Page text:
For years I've marveled at Curry because he literally breaks basketball wisdom. Contested pull-up shots should be low-percentage, spot-up open shots should be high-percentage. Curry shoots 43.2 percent this season on spot-up attempts, via He shoots 44.1 percent on pull-up jumpers. He's literally better shooting off the dribble. With a defender less than two feet from him, he shoots 47.9 percent this year. With that defender 4-6 feet away? 46.5 percent. (He shoots 49 percent with the defender more than six feet away, because, I mean, that's a practice shot.)

When you have a player who takes the worst shots and makes them the most efficient, who you have to guard at half-court and who can create any shot he wants? That changes the defense in ways that creates complete havoc. And that may be most valuable. 


Again, I want to say that they are both phenomenal players. And that scoring is by no means the end of the MVP conversation. We'll talk about how these two players make their teammates better next time. In 2011, when the race was this close, I advocated for a split-vote between Derrick Rose and Dwight Howard. However, most of that race was about how there wasn't a clear-cut winner. The same is true in 2015, but the stakes are so much higher, the level of play, honestly, so much higher, that it deserves an answer. 

It's painful to decide. It's difficult to parse. There are strong points to both sides. 

javascript:mctmp(0);But as far as scoring goes... it's Curry.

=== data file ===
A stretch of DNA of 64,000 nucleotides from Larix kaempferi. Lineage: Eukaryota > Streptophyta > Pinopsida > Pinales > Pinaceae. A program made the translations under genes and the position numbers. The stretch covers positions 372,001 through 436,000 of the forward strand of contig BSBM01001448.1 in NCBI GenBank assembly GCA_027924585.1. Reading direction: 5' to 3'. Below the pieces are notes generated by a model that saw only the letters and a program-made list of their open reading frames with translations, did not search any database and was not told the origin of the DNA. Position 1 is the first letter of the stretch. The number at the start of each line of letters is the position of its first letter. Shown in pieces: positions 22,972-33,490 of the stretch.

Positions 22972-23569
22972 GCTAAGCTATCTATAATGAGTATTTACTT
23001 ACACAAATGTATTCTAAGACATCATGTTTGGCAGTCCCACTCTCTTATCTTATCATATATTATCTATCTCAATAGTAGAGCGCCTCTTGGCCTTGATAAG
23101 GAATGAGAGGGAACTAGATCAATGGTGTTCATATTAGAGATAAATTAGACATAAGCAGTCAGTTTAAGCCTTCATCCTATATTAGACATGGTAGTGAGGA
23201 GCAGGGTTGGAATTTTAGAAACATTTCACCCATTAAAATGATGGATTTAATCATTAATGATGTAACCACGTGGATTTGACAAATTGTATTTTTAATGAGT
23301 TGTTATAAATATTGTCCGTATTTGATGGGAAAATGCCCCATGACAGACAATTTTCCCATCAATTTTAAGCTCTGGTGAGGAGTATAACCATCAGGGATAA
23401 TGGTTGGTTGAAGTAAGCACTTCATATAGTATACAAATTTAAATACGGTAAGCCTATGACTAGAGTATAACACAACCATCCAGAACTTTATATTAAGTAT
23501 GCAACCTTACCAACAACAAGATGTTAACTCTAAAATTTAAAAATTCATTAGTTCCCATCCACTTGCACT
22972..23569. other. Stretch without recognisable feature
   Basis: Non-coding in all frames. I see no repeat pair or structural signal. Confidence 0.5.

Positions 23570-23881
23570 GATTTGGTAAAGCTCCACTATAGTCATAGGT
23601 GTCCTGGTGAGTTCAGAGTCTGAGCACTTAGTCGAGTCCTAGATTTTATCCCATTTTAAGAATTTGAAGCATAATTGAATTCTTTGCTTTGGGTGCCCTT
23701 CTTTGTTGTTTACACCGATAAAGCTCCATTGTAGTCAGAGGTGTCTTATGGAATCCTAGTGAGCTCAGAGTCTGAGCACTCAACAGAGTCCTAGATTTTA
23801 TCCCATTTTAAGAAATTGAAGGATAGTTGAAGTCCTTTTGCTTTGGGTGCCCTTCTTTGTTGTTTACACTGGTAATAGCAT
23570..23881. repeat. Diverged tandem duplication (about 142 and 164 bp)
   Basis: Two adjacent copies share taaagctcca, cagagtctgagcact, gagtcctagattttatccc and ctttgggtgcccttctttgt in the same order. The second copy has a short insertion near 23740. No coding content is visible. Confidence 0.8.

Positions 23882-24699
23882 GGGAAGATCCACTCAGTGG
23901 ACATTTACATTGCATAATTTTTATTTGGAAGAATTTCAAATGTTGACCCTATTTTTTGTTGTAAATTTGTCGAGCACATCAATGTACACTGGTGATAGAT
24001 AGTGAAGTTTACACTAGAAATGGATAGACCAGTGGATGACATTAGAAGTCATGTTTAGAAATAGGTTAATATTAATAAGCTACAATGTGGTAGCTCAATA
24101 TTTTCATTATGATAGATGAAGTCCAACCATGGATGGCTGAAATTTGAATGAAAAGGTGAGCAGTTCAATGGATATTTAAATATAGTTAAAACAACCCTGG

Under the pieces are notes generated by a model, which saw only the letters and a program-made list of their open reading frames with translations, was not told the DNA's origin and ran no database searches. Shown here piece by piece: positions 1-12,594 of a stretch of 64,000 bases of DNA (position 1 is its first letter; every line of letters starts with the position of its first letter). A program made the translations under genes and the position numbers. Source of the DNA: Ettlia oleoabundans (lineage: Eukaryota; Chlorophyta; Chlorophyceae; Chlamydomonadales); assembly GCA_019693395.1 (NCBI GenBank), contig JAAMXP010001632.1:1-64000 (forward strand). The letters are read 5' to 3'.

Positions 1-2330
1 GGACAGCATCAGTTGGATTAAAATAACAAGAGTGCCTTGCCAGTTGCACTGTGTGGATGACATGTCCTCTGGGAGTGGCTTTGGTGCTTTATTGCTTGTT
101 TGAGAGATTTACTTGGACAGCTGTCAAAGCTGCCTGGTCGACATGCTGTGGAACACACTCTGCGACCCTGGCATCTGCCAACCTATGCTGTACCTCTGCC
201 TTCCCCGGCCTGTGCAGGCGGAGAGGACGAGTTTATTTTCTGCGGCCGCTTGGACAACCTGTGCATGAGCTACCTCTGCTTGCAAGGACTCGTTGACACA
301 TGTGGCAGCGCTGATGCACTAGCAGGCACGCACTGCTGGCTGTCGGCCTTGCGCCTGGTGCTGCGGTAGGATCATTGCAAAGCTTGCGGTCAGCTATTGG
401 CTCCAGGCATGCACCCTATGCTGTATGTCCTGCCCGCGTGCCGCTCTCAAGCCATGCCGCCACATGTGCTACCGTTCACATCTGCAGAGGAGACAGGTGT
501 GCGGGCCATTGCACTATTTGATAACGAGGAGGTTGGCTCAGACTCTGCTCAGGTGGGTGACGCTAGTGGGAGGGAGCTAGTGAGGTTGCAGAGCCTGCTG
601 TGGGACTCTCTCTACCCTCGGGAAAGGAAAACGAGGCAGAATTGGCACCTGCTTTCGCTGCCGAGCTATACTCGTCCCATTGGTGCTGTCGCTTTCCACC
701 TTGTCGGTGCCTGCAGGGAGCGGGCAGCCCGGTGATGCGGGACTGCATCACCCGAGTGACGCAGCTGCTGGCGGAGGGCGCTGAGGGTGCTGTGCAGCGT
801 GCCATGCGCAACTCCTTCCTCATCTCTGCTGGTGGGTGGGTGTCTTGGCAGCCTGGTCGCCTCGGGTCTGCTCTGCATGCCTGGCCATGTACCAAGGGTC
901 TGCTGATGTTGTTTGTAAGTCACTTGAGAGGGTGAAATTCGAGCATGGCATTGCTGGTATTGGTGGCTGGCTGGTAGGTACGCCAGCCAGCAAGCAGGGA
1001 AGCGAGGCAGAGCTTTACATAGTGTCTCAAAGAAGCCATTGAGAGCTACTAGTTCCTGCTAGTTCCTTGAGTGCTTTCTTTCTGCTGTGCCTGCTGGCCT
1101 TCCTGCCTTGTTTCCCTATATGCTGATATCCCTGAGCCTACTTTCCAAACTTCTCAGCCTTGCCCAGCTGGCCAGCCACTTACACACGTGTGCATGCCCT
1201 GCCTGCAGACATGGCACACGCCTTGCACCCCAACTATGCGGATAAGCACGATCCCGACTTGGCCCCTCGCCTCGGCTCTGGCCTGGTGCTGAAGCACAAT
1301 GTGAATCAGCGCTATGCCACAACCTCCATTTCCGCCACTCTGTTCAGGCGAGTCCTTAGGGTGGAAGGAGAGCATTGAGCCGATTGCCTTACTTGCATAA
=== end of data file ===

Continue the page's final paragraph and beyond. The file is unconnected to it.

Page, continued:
Here. Take a look. 

(Data provided by, Basketball-Reference, and Synergy Sports. Catch-and-Shoot only provides for shots made immediately off the catch via SportVU data on, spot-up points per possession covers points created by drives off spot-up and free-throws drawn off such plays.)

Of the 18 elements related to scoring I surveyed here, Curry has a significant advantage in 13 of them. PER isn't a great measure of scoring impact; it's influenced by shot volume, rebounding, and turnovers), but I thought it was relevant just from the efficiency standpoint. Offensive rating isn't the direct result of each player's scoring ability, but their scoring efficiency does provide a major input on it. 

Thirteen out of 18 categories going in Curry's favor? With points per possession only moving into Harden's column and out of "too close to call" because of his 51-point performance Wednesday? Harden scores more points. Curry does it more efficiently, does it in a wider-range of ways, alters the defense in more substantial ways (barely, and I mean barely), and passes the eye test as a more dangerous scorer (again, barely). Here's the visualization of what they do from the floor, from

First, Harden:

And then, Curry: 

There's more to the MVP than scoring. But for two players whose primary identity is crafted by their ability to create points and score buckets, Curry wins this category. It's not decisive, but it is fairly clear. I can be talked into Harden being more important to his team, or having had a more impressive impact on wins. We'll get to all those things later. 

But first and foremost, when we talk about the MVP, Stephen Curry is the best scorer in the league this season. 

James Harden and Stephen Curry lead the MVP debate.  (Getty)
James Harden and Stephen Curry lead the MVP debate. (Getty)